Savvy, growth-oriented advisors are taking advantage of an exciting new reality. Clients simply don’t need to be serviced locally anymore. According to the fourth annual Financial Advisor Marketing Benchmark Survey by Broadridge, over one-third of advisors are already marketing outside of their immediate regions, and this percentage is increasing. 

Building a business based on a targeted client niche, spread across an expanded geographic area, can be an effective blueprint for growth. To succeed with this new model, however, advisors will have to make better use of digital marketing, content and personalization.

Advisory prospects and clients expect increasingly personalized service and relevant messaging. If an advisor expands their marketing reach but fails to make their marketing personalized and relevant, the outcome will be wasted time and money.  

A host of innovative products powered by content, data analytics and artificial intelligence are helping advisors answer that call with content marketing that breaks through the clutter with greater personal relevance. However, delivering personalized marketing that drives client acquisition and share of wallet growth requires Advisors to sharply define and understand the interests of their client niche, be it business owners, young entrepreneurs or pre-retirees. That usually means saying no—or at least devoting significantly fewer resources—to other prospects. In the past, that increased focus would have limited an advisor’s universe of potential clients, which were generally found within the advisor’s local market. Today, digital communications and a growing comfort level with virtual service allows advisors to pursue the perfect clients wherever they reside.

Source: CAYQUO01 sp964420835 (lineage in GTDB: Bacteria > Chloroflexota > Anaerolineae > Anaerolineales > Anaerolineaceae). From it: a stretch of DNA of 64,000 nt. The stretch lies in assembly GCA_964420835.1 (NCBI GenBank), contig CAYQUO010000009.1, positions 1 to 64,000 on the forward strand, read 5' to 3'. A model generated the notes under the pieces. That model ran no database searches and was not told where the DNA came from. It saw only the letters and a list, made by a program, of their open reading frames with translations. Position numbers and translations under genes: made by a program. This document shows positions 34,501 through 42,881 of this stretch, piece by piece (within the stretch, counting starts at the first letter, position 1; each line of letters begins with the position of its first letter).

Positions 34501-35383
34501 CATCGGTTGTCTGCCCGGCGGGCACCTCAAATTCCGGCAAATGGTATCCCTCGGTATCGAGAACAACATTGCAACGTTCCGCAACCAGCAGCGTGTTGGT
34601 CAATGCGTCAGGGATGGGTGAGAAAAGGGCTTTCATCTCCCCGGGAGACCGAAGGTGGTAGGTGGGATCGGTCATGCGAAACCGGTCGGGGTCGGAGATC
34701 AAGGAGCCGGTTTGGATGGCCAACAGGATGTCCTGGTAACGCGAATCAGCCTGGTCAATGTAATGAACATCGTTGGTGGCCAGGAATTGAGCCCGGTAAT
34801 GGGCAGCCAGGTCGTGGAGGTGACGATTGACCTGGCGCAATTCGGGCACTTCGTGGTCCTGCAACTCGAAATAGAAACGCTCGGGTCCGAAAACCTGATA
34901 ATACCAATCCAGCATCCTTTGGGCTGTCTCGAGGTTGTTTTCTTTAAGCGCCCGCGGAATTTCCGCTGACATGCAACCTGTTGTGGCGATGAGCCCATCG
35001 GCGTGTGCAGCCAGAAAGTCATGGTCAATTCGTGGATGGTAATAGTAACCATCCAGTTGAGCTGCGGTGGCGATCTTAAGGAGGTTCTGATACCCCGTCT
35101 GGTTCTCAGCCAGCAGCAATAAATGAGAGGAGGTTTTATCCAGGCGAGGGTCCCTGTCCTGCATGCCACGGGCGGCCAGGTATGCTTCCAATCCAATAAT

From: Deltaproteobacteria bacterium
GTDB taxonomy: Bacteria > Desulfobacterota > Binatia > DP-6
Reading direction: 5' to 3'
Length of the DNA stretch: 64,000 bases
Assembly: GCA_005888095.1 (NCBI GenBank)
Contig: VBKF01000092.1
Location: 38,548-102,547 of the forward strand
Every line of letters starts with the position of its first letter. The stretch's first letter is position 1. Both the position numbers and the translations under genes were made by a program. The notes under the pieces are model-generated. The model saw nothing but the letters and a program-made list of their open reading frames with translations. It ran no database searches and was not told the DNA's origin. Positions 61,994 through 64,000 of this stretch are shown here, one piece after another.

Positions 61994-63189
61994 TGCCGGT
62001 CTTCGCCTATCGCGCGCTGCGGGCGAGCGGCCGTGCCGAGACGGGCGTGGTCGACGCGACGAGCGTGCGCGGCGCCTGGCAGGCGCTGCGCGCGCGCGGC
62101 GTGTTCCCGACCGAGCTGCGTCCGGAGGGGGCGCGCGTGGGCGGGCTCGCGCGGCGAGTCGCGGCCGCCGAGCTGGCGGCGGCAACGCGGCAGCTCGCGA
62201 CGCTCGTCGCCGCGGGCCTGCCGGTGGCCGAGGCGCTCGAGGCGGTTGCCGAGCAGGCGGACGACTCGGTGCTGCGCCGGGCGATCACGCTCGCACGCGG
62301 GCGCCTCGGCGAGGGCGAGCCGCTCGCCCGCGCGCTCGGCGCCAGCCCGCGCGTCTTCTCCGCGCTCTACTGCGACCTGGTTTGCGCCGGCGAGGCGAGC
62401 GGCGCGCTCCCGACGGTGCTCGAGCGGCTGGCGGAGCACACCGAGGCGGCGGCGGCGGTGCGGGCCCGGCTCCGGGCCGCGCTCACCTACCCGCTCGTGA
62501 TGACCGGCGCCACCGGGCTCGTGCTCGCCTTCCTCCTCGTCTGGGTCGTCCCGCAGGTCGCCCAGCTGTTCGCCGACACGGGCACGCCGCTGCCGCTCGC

Let’s consider the classic marketing funnel analogy: Given that geographic proximity is no longer a barrier, advisors can now have a more tightly defined niche market audience and still have a virtually unlimited number of qualified leads entering the top of the funnel as anonymous prospects and leaving the bottom of the funnel as new clients.

1. Target audience definition: A digital marketing strategy for wealth advisors starts with a clearly defined audience. There was a time not that long ago when most advisors and firms defined their target only by a net investable asset threshold; an advisor might serve high-net-worth or ultra-high-net-worth investors. Today, analytic systems and digital marketing platforms let advisors pinpoint and reach a much more refined group of clients and prospects. Using these tools, setting an investable asset threshold of say, $1 million to $5 million is just a start. From there, an advisor might layer on a filter to find small business owners. Then, the advisor might specify older investors, many of whom will be starting to think about liquidating their businesses, retirement preparations and legacy planning.

2. Anonymous prospecting channel optimization: Once an advisor has established his or her target audience, the next step is usually to create a plan to generate prospects through in-bound, “one to many” digital communications. For most advisors, this will include primarily “paid media” in the form of digital display ads, pay-per-click search ads and advertisements on social media. Platforms like Facebook, Google, Instagram, Twitter and LinkedIn have huge amounts of data on their users. Their business models are based on using sophisticated artificial intelligence platforms to deliver precisely the right eyeballs to their advertising and search clients. Because these systems are so good at what they do, advisors can pinpoint and deliver their message to the exact target group, quickly and cheaply. And because these platforms are used by consumers around the world, there are no geographic constraints. But targeting the right prospects must be coupled with the right content and messaging to engage them.